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Research Says Your Unusual Baby Name Might Have Some Negative Effects…

Baby naming practices will never not be interesting (*COUGH* sometimes horrifying) to me. I mean, legitimate researchers actually routinely study what people name their children because, you know, anthropology and stuff. Unusual baby names, let’s discuss. 

Research Says Your Unusual Baby Name Might Have Some Negative Effects

Parents who give their kids unusual baby names (I say weird, you say unique, whatever) usually have some pretty honorable intentions, although I don’t ever think I can get behind naming your sweet little newborn Spurgeon. I’m talking to you, Jessa Duggar. I get wanting your kid to stand out from a crowd. We love our special little flowers! I don’t get cursing them with a lifetime of confusion and blank stares when they introduce themselves. 

Baby naming trends are usually divided up by region. If you live in the western US, don’t be surprised if you see 5 little girls named Lucy and an equal amount of boys named Liam in your kid’s kindergarten class. Those are your top baby name winners of the last year and both are fine with me. 

I can get behind Lucy and Liam because those sound legitimate and normal. It’s the McKylies, Zeniths, Titans and Traegans I have a hard time with, because, and I’ll be real here, those kinds of names sound not smart to me and probably the majority of people they will come in contact with. 

Yes, I am being judgmental and no, it’s not my place to tell you what you can and can’t name your kid. Both things I fully recognize and admit, but hear me out anyway. An unusual baby name will very likely affect your child negatively both now and in the future, and I’ve got research to back me up. 

Like it or not, people make assumptions about a person based on their name, kind of like how I just did. It’s called a hidden bias and we’ve all got them.  This Freakonomics podcast on the topic of unusual baby names will blow your mind. 

A 2012 study led by Eryn Newman from Victoria University of Wellington, New Zealand, shows that the easier your name is to pronounce, the more trustworthy people will assume you are. And the reverse is also true—the more complicated your name is, the more untrustworthy you will seem.” – USA Today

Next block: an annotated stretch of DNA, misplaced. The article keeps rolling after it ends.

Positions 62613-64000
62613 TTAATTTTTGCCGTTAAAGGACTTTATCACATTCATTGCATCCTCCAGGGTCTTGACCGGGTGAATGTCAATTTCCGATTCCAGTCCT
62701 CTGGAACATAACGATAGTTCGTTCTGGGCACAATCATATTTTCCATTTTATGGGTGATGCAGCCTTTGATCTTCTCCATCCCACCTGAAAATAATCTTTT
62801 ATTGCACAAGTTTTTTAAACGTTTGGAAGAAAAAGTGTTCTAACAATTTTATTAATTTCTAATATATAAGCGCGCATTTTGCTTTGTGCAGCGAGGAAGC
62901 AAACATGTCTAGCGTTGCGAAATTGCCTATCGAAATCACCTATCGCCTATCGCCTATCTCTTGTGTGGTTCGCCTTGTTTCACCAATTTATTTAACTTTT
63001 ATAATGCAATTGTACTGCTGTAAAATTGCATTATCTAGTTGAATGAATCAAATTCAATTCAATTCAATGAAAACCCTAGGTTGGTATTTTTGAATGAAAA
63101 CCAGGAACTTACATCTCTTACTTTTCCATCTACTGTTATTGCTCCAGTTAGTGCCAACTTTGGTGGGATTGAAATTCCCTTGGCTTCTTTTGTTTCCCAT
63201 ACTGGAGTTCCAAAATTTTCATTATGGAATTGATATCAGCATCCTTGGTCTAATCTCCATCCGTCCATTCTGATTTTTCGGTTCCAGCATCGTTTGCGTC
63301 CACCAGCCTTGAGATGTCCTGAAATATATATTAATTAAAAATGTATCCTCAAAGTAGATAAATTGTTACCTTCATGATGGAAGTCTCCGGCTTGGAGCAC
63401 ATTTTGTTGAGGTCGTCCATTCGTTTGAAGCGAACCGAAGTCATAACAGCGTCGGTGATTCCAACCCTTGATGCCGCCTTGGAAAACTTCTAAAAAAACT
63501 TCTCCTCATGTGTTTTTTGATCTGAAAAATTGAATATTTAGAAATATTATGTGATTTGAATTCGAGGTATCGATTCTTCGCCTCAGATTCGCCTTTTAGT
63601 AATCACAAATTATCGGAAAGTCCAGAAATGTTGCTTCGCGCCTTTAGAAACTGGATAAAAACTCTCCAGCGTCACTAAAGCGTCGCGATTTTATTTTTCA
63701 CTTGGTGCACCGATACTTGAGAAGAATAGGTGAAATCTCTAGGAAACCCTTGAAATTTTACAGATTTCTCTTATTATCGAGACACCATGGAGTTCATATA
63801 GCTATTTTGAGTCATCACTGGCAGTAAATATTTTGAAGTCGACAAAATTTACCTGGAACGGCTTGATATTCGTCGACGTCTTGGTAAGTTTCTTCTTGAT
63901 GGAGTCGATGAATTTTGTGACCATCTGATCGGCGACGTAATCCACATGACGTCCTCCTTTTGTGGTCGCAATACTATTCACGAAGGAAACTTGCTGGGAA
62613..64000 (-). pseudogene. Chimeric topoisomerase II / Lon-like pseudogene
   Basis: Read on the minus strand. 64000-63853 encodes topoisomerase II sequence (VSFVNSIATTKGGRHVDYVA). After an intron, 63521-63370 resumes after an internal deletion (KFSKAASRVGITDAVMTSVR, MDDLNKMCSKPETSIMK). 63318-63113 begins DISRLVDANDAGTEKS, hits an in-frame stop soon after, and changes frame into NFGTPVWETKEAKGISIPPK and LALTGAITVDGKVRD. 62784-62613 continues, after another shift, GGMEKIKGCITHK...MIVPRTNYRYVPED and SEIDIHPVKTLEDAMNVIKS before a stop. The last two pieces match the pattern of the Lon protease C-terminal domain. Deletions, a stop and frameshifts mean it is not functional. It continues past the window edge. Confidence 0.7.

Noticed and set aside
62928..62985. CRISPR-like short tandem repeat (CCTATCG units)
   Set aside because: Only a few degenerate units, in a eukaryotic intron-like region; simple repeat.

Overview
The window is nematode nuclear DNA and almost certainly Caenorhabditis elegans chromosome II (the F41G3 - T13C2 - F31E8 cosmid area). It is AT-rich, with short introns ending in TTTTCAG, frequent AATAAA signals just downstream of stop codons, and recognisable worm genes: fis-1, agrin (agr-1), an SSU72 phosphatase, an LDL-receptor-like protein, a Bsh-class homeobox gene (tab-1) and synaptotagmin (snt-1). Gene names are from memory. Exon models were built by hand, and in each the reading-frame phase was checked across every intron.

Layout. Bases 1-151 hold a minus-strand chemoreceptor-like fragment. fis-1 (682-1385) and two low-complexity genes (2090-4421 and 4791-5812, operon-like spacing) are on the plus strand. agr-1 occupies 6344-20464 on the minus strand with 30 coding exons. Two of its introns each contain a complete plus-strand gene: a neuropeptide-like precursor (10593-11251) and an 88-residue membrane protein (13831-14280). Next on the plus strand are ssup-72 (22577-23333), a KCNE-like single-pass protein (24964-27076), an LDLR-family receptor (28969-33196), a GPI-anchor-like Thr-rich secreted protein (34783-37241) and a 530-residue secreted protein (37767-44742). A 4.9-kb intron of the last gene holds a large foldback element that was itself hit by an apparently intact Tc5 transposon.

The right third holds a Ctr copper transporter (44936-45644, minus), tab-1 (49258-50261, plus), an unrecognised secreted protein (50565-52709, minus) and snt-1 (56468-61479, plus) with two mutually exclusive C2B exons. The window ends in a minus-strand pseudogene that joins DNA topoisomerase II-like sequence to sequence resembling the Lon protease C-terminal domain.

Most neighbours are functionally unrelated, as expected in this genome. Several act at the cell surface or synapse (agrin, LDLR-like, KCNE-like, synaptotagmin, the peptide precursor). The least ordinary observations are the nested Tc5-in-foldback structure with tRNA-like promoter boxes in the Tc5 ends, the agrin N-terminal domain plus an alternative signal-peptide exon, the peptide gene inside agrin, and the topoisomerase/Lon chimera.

Essentially, this researcher asserts that our brains have a harder time processing unfamiliar information and that simple and familiar names are easier to recognize and process, making them more likable and trustworthy. Information that’s difficult to process can signal a danger warning in the brain. People with more familiar names are generally rated as more likable.

These hidden and unconscious biases can potentially affect your child on both a personal and professional level which to me, raises red flags all over. Life is hard enough without saddling your kid with an extra layer of red tape. Everyone who comes in contact with your child could be making potentially unfair assumptions about them based off their name alone, which isn’t fair. Think middle school, college applications, job interviews and more. Your kid’s weird name has the potential to rain on their proverbial parade for the rest of their life!

Some people routinely change their given names to avoid these kinds of biases and better their odds of landing job interviews and improve their public perception. Celebrities and immigrants are just one example. People with foreign sounding names are often received with an air of distrust simply because their name is hard to pronounce. Is it fair, no. Does it happen all the time? Indeed. Is it discrimination? I’m sure at times it definitely is. And then there’s celebrities who are notorious for name changes meant to improve their likability and recognition. Thomas Mapother? You might know him better as Tom Cruise. Demetria Gene Guynes or Demi Moore, which is easier on the ears?